Over the course of his musical career Pete Townshend has released ten solo studio albums. However, it’s been a long time since Pete Townshend released any new solo studio albums. The last Pete Townshend solo album was released twenty five years ago in 1993 entitled Psychoderelict. 1993 was the same year Billy Joel released his last solo album entitled River Of Dreams. Yet, Billy Joel without having put out any new music in 25 years consistently sells out Madison Square Garden in NYC every month to this day. If the Who decided to tour again, they will have no problem selling out stadiums around the world. The band pretty much proved that on their recent “The Who Hits 50,” 2014–16 tour.
The title of the band’s recent tour The Who hits 50 defined a band that had been around for fifty years. However, for thirty eight of those 50 years, the band only released three albums. Bet you never thought of if it that way. In the end , there is not many Who albums to choose from. Nonetheless, the ones that they did release up until and including 1978’s Who Are You were spectacular. So let’s have some fun and pick our favorites
# 11 – Face Dances
Face Dances was an album that was not easily accepted by Who fans because of the absence of Keith Moon due to his passing. Kenny Jones was a completely different drummer from Keith Moon and fans were upset with the choice of Jones.
The two Who albums that were released in the 1980’s have been pretty much ignored by Who fans. They never got much play on this winter’s turntable. The album’s stand out track was the opening song “You Better You Bet.”
# 10 – It’s Hard
The album It’s Hard was virtually the final studio album by the Who with the exception of Endless Wire that was released twenty four years later. It was the final Who studio album to feature John Entwistle who passed away in 2002.
Although the song “Athena,” was released as the first single from the album, the records standout track was the song “Eminence Front.” The album It’s Hard was released in 1982.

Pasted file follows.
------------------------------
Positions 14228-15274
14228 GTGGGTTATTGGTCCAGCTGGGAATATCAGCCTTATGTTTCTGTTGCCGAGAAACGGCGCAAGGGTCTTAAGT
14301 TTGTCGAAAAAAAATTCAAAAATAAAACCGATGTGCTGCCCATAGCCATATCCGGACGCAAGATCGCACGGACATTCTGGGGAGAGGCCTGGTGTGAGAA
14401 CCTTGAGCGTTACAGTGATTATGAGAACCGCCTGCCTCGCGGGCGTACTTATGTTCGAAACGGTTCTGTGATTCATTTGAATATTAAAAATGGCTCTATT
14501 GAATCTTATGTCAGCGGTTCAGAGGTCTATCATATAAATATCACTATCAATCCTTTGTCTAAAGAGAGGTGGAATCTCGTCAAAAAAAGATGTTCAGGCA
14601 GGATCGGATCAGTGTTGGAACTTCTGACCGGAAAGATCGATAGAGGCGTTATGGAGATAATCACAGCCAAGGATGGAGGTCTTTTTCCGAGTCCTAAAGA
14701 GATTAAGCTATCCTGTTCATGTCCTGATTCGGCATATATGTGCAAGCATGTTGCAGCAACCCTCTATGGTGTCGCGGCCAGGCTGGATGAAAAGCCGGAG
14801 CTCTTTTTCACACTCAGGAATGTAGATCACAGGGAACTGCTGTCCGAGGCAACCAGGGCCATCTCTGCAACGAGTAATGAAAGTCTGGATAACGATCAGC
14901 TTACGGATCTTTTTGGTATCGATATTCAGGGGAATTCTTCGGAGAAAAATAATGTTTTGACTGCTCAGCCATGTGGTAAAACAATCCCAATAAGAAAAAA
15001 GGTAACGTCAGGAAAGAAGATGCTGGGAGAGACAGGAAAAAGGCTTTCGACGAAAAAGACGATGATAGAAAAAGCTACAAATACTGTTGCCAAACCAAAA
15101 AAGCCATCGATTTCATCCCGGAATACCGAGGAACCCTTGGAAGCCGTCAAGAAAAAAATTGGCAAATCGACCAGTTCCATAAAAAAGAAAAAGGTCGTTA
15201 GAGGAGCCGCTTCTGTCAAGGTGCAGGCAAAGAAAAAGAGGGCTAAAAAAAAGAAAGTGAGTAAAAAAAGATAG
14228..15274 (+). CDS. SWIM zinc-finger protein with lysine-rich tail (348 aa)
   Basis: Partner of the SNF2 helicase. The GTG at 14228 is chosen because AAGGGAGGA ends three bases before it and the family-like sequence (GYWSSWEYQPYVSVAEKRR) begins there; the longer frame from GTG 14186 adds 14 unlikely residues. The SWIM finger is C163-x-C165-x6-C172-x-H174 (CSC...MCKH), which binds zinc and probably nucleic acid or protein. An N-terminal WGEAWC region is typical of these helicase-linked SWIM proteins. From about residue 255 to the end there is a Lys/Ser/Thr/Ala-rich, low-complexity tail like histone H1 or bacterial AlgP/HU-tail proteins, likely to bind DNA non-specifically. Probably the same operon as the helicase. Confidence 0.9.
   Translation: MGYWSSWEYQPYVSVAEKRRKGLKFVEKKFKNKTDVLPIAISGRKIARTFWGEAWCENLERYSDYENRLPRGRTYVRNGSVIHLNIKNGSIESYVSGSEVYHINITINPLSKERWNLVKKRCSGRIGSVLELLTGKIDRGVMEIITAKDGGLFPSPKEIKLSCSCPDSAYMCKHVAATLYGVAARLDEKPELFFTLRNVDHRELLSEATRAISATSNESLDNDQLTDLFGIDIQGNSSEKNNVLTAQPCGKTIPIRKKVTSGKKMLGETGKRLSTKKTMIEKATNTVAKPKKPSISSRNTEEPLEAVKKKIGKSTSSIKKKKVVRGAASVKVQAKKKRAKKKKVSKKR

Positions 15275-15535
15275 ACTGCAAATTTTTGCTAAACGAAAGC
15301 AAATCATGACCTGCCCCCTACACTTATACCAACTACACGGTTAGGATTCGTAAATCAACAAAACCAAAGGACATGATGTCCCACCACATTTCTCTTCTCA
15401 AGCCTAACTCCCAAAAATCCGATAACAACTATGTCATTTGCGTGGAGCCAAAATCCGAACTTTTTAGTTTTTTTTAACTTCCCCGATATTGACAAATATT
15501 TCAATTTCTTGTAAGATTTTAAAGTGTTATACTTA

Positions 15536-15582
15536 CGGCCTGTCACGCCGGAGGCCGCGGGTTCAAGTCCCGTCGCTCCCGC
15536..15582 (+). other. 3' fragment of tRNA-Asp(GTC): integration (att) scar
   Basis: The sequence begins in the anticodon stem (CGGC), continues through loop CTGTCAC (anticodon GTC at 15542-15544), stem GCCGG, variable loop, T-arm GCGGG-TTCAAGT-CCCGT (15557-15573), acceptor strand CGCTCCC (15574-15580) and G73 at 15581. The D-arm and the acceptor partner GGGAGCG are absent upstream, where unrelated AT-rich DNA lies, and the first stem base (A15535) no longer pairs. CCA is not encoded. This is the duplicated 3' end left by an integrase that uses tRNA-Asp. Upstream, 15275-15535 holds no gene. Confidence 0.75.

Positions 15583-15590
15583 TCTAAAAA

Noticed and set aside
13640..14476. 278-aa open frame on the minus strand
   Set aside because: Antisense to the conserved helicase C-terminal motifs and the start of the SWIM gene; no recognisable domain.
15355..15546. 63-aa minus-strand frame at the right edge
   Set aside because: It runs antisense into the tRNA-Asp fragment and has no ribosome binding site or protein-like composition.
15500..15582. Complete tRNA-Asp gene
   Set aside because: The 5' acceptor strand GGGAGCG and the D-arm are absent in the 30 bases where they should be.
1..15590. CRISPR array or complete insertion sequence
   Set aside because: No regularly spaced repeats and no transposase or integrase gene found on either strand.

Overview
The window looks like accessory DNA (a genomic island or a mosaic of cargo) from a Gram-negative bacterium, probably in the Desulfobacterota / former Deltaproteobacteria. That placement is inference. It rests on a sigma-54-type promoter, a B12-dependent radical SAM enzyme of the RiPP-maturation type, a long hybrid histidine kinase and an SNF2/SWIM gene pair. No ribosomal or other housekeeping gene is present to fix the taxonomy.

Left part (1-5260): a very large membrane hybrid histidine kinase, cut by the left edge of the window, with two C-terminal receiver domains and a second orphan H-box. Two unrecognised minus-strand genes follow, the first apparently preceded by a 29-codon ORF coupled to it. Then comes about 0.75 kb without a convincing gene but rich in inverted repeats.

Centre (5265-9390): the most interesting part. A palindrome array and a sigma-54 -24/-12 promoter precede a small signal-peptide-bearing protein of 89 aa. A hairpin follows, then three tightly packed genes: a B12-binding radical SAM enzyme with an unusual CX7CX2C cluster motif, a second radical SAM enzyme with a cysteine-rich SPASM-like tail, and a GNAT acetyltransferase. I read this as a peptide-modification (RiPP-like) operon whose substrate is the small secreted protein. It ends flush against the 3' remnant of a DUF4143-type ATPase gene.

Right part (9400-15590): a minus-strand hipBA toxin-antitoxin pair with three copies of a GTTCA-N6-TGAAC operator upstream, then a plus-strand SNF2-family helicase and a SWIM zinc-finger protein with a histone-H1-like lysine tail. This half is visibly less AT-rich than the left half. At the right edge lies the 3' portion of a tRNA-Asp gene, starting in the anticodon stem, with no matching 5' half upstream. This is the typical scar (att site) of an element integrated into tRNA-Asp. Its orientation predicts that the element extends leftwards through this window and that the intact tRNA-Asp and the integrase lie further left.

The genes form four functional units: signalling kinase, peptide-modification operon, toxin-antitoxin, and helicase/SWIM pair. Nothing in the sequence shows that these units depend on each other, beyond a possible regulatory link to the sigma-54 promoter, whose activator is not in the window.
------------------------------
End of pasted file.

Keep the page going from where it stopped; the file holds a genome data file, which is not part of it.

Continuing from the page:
# 9 – Endless Wire
The Who album Endless Wire is the only Who Studio album to not feature John Entwistle on bass. The album was released in many different variations and box sets However the material on the album came mostly from Pete Townshend’s rockopus The Boy Who Heard Music. The rock opus had originally been released on the internet by Townshend and then eventually adapted for the stage at Vassar College’s Powerhouse Summer Theater. Endless Wire was released in 2006 and stands as the last album of new material ever released by The Who. While the album usually ranks last on most Who fans lists, we thought the music ofn the record was deeper and more well written than the band’s final two albums of the 1980’s
# 8 – The Who By Numbers
The album The Who By Numbers was released in 1975. It was the follow up album to Quadrophenia. Imagine having to follow up an album like Quadrophenia only two years later? The album’s first single “Squeeze Box,” was banned on many radio stations in the United States. However, since the song was released it has become one of the band’s most covered songs. The Who By Numbers received mixed reviews when it first came out. However looking back at the album forty years later we all wish rock bands could release records as great as that one.
# 7 – The Who Sell Out
The Who album, The Who Sell Out was the band’s third album. The record was released in 1967. The album cover stands as one of our favorite Who album covers of all time. The band was taking a stand against artists selling out. (If only they could have fast forwarded forty years in the future to the opening of the television show C.S.I.)
The music on the record was mixed in between commercials and announcements. More importantly the album gave us the songs “Tatto,” “Armenia City in the Sky,” and the legendary track I Can See For Miles.
# 6 – A Quick One
The album featured the great Pete Townshend penned suite “A Quick One, While He’s Away.” The album also delivered for the band a huge hit with the song “Happy Jack.”